MP loses battle with bank
A former attorney-general and government MP has lost an attempt to stop a bank from seizing a piece of land after he defaulted on a $315,000 mortgage.
The Supreme Court heard that Michael Scott, Progressive Labour Party MP for Sandys North, signed an agreement in 2016 where he admitted a $223,000 debt and agreed to repay it.
But the court was told Mr Scott had not made any payments on the $248,000 now owed to Clarien Bank after interest was added.
Alexandra Wheatley, acting Supreme Court Registrar, found in favour of the bank and rejected Mr Scott’s application to suspend execution of the writ to repossess the land.
Ms Wheatley said in a written judgment: “I would have been more sympathetic for the defendant had he been compliant with the terms of the consent order, but for Mr Scott to state in the face of the court he had no prospect of paying at the time he entered into the consent order is alarming.
“Moreover, the fact Mr Scott — particularly taking into account he is senior counsel — made no efforts subsequent to the signing of the consent order to negotiate amended payment terms with the plaintiff or to make an application varying the terms of the consent order, in my view speaks volumes.”
She added: “Had the defendant been compliant with the terms of the consent order, or at the very least provided evidence supporting a change in financial circumstances which rendered him unable to make payments, I would have been more easily persuaded to grant a stay.”
Mr Scott said last night that he was working to settle the matter.
The court heard Mr Scott took a mortgage with Clarien in 2006.
Mr Scott was given $315,000 secured against land on Sound View Road in Sandys.
But a judgment was entered against Mr Scott for $223,109.17, with interest at a rate of 7.75 per cent a year, in 2016.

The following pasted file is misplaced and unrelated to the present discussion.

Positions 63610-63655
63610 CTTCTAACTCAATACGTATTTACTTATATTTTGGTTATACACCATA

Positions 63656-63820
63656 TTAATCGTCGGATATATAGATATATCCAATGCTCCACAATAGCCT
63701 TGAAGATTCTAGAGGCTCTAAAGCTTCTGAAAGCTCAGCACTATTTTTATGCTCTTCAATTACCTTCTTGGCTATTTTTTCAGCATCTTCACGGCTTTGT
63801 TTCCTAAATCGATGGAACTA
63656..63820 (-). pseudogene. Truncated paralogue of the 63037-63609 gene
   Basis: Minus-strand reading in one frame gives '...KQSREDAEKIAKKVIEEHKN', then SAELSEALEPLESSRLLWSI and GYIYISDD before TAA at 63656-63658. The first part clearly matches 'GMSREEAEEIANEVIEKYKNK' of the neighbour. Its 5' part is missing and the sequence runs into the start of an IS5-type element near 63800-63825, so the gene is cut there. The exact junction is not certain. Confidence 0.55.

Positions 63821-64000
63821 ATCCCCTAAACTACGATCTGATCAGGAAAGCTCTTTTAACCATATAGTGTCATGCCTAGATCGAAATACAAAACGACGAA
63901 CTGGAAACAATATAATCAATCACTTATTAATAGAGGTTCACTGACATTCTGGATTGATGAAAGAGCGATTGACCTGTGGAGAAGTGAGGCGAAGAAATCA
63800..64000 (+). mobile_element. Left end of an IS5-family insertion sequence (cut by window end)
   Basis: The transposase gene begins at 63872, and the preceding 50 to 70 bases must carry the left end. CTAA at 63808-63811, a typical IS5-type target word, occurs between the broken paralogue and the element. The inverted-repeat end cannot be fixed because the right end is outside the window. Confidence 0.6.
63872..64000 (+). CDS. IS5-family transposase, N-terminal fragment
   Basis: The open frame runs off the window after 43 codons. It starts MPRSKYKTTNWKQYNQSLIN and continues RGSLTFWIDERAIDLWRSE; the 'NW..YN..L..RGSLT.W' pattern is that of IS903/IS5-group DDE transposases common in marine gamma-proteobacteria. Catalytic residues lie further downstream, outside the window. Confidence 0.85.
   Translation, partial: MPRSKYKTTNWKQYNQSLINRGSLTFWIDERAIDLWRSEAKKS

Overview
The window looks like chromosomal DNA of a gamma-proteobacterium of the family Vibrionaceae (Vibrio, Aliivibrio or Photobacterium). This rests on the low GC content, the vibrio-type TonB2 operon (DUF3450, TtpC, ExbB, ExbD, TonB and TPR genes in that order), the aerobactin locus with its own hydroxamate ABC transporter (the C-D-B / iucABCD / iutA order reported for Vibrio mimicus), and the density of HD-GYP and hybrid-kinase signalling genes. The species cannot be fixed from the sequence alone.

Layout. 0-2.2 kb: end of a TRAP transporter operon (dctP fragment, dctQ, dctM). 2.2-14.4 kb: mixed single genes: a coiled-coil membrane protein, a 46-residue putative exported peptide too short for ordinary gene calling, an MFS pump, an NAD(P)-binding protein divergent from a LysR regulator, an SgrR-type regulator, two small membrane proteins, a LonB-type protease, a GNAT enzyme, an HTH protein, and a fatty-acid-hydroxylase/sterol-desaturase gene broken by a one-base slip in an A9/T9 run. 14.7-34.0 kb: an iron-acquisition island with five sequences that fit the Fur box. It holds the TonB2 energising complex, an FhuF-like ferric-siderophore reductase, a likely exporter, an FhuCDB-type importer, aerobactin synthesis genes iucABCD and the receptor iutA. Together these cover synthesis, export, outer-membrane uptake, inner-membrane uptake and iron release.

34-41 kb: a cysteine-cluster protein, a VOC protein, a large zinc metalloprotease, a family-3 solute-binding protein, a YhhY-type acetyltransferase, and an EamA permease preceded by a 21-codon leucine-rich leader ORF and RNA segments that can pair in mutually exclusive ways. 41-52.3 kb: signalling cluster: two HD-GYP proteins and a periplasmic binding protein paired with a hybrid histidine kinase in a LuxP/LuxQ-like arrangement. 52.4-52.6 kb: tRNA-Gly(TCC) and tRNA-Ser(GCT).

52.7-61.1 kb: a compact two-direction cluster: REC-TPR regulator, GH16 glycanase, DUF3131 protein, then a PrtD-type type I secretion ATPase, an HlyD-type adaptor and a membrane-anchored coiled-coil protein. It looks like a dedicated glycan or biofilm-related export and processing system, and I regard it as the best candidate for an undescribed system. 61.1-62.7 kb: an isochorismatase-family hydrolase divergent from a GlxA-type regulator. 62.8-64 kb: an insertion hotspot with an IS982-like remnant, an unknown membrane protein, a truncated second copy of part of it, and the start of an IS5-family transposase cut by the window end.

The court heard Mr Scott later signed a consent order but failed to comply with the terms.
The amount owed had risen to $248,216.18 by the end of April this year when interest was added.
Clarien later filed a writ in a bid to repossess and sell the mortgaged property.
But Mr Scott applied for the writ to be suspended.
He told the court his main concern was that if the writ was allowed it would result in him losing his home, which is separate from the mortgaged property.
Mr Scott proposed repayment of the debt at $2,000 a month — $500 per month less than in the 2016 consent order.
He submitted evidence he would be paid $5,715 a quarter for a board position to show he could make the payments.
But lawyer Richard Horseman, for Clarien, said the proposed payments would cover little more than the interest and reduce the debt by about $7,000 a year.
Ms Wheatley said the Sound View Road property was valued at $225,000 in 2013 but an updated appraisal from 2016 estimated the value had fallen to $140,000.
The court heard Mr Scott turned down an offer for $115,000 in October last year.
Ms Wheatley said: “While Mr Scott averred to have family members interested in purchasing the mortgaged property, no evidence was submitted to support this being a real prospect.”
The acting Registrar said she also had concerns about Mr Scott’s failure to fulfil the consent order.
Ms Wheatley added: “When Mr Scott gave evidence as to why the terms of the consent order were not complied with, he stated ‘there was no real prospect to pay’.
She said: “Mr Horseman understandably raised his concerns as to why Mr Scott had entered into the consent order in those terms in the first place if there was no ability to pay in accordance to the terms of the order.
“Mr Scott did not answer this.”
Ms Wheatley found in favour of Clarien, refusing Mr Scott’s application to stay the execution of the writ and awarding Clarien costs.
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